Jeremy Hunt Accused Of Lying To Parliament Following Leveson Evidence


Jeremy Hunt is facing allegations that he lied twice to Parliament following his evidence to the Leveson Inquiry.

Mr Hunt, the Culture Secretary, faced nearly three hours of questions at the Royal Courts of Justice this morning, focused on his handling of the News Corporation bid for BSkyB and his relations with News Corp representative Fred Michel.

Mr Hunt has faced Parliament twice since accusations he had not behaved impartially first emerged at the inquiry.

Speaking after this morning's session at the inquiry, Labour MP Chris Bryant said the evidence showed Mr Hunt had lied on two points.

Speaking to BBC Radio 4's The World At One programme, Mr Bryant said: "We now know absolutely Jeremy Hunt lied to Parliament.

"He said two things. First of all, on April 25, he said to Fiona O'Donnell he absolutely made no interventions to influence the quasi-judicial decision.

"Yet we now know, because he's owned up to it, he sent this memo to David Cameron in which he said he demanded a meeting between himself, the Prime Minister, the Deputy Prime Minister and Vince Cable, because he thought if the bid were to be blocked our media sector would suffer for years.

"Secondly, he was asked by Nadhim Zahawi... whether he had any contact with Fred Michel, he said that contact with Fred Michel was only at official meetings, that were minuted with other people present.

"Yet he went on at length today about all sorts of contact with Fred Michel and with others."

Twitter reaction to Hunt at Leveson

But Conservative MP Louise Mensch refuted the allegations on the same programme.

She said: "It's a disgraceful accusation. There is no question whatsoever that Jeremy Hunt misled Parliament.

"He said he didn't interfere with a quasi-judicial process and sending a memo to the Prime Minister does not interfere with that process.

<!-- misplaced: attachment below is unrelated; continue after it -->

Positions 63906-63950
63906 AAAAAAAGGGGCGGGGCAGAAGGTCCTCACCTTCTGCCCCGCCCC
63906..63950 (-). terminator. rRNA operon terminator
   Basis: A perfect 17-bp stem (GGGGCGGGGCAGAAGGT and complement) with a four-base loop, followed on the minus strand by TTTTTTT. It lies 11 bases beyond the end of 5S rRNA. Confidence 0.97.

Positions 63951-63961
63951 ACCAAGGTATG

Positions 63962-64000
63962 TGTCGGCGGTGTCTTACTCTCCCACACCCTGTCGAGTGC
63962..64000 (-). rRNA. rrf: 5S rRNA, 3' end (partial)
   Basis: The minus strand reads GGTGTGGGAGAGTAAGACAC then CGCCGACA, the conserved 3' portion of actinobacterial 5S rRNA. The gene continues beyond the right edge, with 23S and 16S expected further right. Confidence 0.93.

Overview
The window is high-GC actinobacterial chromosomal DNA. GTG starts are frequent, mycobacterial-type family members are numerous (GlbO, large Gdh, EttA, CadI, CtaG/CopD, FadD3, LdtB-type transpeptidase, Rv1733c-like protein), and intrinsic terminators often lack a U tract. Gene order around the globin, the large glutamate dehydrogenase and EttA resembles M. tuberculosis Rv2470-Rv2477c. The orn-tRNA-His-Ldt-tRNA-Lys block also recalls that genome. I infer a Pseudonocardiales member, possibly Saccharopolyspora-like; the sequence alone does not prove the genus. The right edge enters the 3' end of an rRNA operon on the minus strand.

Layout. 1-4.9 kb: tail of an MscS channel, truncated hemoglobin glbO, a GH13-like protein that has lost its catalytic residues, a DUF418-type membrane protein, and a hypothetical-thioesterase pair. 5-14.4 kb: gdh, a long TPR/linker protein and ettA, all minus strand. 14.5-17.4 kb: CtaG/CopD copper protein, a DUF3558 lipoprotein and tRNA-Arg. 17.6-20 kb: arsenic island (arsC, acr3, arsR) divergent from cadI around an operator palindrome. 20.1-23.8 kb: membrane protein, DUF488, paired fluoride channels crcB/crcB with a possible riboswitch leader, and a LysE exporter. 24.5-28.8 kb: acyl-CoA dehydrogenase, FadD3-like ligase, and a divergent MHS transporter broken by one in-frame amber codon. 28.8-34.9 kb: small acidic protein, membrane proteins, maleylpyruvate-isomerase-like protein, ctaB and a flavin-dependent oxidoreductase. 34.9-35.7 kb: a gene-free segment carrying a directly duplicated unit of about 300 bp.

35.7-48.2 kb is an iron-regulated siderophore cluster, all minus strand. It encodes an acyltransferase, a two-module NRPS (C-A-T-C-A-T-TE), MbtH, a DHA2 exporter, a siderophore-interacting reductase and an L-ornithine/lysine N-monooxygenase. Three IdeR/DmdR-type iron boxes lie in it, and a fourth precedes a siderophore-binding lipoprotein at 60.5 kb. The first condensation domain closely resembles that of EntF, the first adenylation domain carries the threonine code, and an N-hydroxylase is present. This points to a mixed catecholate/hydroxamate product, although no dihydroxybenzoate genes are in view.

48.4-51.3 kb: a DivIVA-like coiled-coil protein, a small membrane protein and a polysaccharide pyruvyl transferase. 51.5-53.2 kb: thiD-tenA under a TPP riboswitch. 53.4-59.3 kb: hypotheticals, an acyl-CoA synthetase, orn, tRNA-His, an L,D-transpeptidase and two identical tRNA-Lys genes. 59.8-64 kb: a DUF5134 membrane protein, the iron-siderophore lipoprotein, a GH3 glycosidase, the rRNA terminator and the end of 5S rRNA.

"It would have been interference had he lobbied Vince Cable, which he was very careful not to do, so there has been no lies to Parliament at all.

"As to the contact with Fred Michel, these are social contacts based on the fact their two wives gave birth in the hospital on the same night. Obviously it's not the same as having an official contact and therefore again doesn't apply.

"Any idea Jeremy has lied to Parliament is absolute, complete and total rubbish and I reject it absolutely."

Mrs Mensch, who is a member of the Culture, Media and Sport Select Committee which looked into phone hacking, said following Mr Hunt's evidence so far, she felt the Prime Minister would not need to refer his Culture Secretary to Sir Alex Allan, the independent advisor on the Ministerial Code.

She said: "We heard about James Murdoch's anger when Jeremy, after advice, said he wanted to hive-off Sky News, how James Murdoch said that would kill the entire deal. We heard how at every stage he was referring it back to Ofcom, referring it back to the OFT, in order to get their advice.

"He asked for advice at every stage and ran a proper, quasi-judicial process, setting his own natural sympathies to one side."

But Mr Bryant, who was himself a victim of phone hacking, responded: "Jeremy Hunt explicitly wrote to the Prime Minister saying, 'in the end I'm sure sensible controls can be put into any merger to ensure there is plurality'.

"That is before he even had any responsibility for the decision and that's exactly what he went on to implement.

"My argument is in essence he was so wedded to the Sky takeover bid, he did everything to secure the best possible outcome for News International.

"That meant he was sometimes completely blind to what the quasi-judicial process is.

"I think two things need to happen. Personally, I think the Prime Minister should have sacked him because he should never have been appointed in the first place, but secondly he should be firing him now because there was collusion."

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